But I’m being pedantic here. Critics use the term fanservice in a particular way: to describe elements of a work that (in their judgement) have no reason to exist other than to please (or service) fans. And there is a valid point there: if a work consists of nothing but such elements, it tends to not be very good, since fanservice often gets in the way of minor details like plot and character logic.

The thing is, it doesn’t have to be that way. Almost nothing badly done has to be badly done. It merely is, all too frequently. But there are many examples of it being done well. The knee jerk assumption that fanservice must be bad can be as damaging to a work as bad fanservice.

This is particularly the case with finales. It seems to be a very common complaint that finales are often “all fanservice”. Why the Hell should they not be?

How many people are going to watch the final episode of a tv show or read the final volume of a series as the place that they start? No, the people who really care about the finales are the fans, and there’s no earthly reason why they shouldn’t get to say goodbye enjoyably.

In short: critics of the world, try to remember that it’s not all about you.

Bars of the Solar System

Is it just me, or is a little unfair that Mars gets all the attention? Correcting that problem, The Centre Cannot Hold is pleased to present the other planetary candies of the solar system.

Mercury Bar – There’s not much to a Mercury Bar. Small, and quick to melt if you keep it in your hand too long (which is to say, longer than about two seconds). But for all that, it’s very crunchy while it lasts.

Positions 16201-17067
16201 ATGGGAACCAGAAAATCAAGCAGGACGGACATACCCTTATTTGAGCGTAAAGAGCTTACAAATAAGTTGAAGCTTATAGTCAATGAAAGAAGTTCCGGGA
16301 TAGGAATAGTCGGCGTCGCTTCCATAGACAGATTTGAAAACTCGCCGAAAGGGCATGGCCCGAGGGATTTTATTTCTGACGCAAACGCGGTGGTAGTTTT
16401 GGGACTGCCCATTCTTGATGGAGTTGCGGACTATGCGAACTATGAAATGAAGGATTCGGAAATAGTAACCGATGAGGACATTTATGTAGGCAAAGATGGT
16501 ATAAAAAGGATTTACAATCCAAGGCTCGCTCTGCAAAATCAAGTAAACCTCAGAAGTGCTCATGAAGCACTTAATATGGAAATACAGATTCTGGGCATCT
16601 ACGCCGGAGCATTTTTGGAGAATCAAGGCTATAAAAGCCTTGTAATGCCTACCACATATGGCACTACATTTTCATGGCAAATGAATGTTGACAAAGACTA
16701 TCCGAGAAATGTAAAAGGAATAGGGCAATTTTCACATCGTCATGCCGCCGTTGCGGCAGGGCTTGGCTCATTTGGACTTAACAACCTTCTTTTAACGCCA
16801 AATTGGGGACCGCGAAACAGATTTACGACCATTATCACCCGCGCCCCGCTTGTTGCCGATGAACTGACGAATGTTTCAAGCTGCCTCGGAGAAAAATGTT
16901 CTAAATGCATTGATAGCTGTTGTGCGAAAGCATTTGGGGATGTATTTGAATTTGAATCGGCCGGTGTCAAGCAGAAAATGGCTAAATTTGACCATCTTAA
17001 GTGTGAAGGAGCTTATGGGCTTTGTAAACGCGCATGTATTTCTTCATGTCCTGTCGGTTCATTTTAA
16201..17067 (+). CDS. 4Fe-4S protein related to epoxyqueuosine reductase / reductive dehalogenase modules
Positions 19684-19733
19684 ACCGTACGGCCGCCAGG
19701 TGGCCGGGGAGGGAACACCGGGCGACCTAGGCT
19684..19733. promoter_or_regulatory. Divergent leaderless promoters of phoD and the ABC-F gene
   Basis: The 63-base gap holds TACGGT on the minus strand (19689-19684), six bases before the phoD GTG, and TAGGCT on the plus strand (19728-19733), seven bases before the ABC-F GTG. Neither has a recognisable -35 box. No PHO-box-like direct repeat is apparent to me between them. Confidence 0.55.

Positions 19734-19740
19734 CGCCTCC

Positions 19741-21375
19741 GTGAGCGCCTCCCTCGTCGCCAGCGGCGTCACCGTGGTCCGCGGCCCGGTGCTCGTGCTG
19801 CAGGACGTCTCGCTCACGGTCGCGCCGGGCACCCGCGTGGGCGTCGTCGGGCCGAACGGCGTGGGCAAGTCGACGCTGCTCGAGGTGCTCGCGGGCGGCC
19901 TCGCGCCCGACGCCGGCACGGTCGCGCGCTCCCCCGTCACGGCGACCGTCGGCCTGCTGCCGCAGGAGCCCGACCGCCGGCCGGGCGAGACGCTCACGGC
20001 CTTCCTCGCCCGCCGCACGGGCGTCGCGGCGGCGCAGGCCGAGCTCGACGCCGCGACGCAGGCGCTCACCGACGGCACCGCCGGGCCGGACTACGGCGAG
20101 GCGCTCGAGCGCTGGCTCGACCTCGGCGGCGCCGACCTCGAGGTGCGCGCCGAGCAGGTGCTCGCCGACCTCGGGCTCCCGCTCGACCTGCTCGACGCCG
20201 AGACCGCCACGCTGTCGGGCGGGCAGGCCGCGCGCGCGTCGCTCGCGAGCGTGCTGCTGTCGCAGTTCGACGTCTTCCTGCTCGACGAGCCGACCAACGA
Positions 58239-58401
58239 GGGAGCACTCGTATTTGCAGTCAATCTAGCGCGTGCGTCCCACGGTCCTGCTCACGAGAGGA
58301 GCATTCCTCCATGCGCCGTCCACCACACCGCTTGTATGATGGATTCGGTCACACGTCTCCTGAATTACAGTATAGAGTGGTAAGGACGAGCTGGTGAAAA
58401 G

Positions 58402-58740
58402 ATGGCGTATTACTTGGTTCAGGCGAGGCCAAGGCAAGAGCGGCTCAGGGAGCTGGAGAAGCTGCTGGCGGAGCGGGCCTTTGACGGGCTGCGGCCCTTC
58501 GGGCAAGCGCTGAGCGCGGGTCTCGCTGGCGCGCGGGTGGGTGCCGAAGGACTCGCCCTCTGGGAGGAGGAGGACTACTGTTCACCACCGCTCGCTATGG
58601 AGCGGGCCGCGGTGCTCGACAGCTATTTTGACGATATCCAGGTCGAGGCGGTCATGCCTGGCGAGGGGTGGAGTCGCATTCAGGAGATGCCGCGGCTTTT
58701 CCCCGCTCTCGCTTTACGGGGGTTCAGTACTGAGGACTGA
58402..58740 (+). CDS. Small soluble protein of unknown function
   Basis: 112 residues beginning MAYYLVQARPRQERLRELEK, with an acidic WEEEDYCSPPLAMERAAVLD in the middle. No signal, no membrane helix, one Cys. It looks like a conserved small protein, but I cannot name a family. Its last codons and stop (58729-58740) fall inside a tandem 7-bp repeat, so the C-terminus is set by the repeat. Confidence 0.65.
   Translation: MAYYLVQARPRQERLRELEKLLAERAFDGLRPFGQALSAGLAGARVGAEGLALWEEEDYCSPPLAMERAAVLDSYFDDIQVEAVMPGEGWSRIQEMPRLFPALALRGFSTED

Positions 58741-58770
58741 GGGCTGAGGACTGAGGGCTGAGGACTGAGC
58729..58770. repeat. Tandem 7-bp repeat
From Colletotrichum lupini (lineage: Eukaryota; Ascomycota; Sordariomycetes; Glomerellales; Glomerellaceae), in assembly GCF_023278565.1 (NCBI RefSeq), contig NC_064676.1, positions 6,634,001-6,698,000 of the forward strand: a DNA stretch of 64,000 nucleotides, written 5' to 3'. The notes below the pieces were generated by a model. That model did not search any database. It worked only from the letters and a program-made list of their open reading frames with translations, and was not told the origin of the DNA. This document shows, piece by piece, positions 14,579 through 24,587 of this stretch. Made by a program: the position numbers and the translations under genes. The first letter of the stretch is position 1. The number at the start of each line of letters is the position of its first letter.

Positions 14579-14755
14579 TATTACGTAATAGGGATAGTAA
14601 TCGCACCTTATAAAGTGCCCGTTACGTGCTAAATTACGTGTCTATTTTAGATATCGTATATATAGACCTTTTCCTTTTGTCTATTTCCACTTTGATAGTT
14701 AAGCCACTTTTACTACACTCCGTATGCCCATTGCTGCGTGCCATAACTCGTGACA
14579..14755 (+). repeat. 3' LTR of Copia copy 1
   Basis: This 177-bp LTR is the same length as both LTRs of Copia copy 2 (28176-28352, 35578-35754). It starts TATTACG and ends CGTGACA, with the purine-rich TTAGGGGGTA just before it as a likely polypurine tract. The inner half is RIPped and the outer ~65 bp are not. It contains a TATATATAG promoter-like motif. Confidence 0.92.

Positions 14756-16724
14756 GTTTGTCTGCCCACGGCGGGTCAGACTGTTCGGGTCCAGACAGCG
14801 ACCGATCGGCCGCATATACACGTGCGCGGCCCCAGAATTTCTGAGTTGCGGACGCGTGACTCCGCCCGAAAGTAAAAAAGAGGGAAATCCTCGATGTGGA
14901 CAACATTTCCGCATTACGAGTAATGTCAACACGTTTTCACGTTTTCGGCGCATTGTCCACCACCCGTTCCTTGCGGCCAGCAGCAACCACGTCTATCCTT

Venus Bar – An experiment to see how well the public would like chili oil-infused chocolate. The general consensus is that there was just a smidgen too much chili oil, and that reducing the amount of it by, say, 400%, would be an improvement.

Earth BarEarth Bar – bland to the point that if it actually was made of dirt, it would actually be more strongly flavoured than it is.

Jupiter Bar – A big, fluffy bar, best known for the single raspberry found in each one.

Saturn Bar – Much like the Jupiter Bar, only without the raspberry and with a frosted sugar band around the outside of it.

Neptune Bar – Deep. Mysterious. Oddly salty.

Uranus Bar – Inevitably a problem to sell – as successive campaigns inviting the public to bite, suck or lick Uranus Bars never seemed to find the right audience. In recent years, the Uranus Bar has sold better in summer, when refrigerating it is an option: like revenge, it is best eaten cold.

Pluto Bar – The poorest selling and most unpopular bar in the line, right up until it was announced that it would be discontinued, at which point suddenly everyone loved it again. The Pluto Bar is slated to be revived as part of the new “Bite-sized” line, along with the Haumea Bar, the Eris Bar, the Ceres Bar, the Vesta Bar and the Makemake Bar, although probably not until its orbit again crosses that of Uranus.

Vulcan Bar – There is no Vulcan Bar. There never was a Vulcan Bar. This is not the Bar you’re looking for. The first rule of the Vulcan Bar is you do not talk about the Vulcan Bar. The Vulcan Bar has always been at war with Eastasia.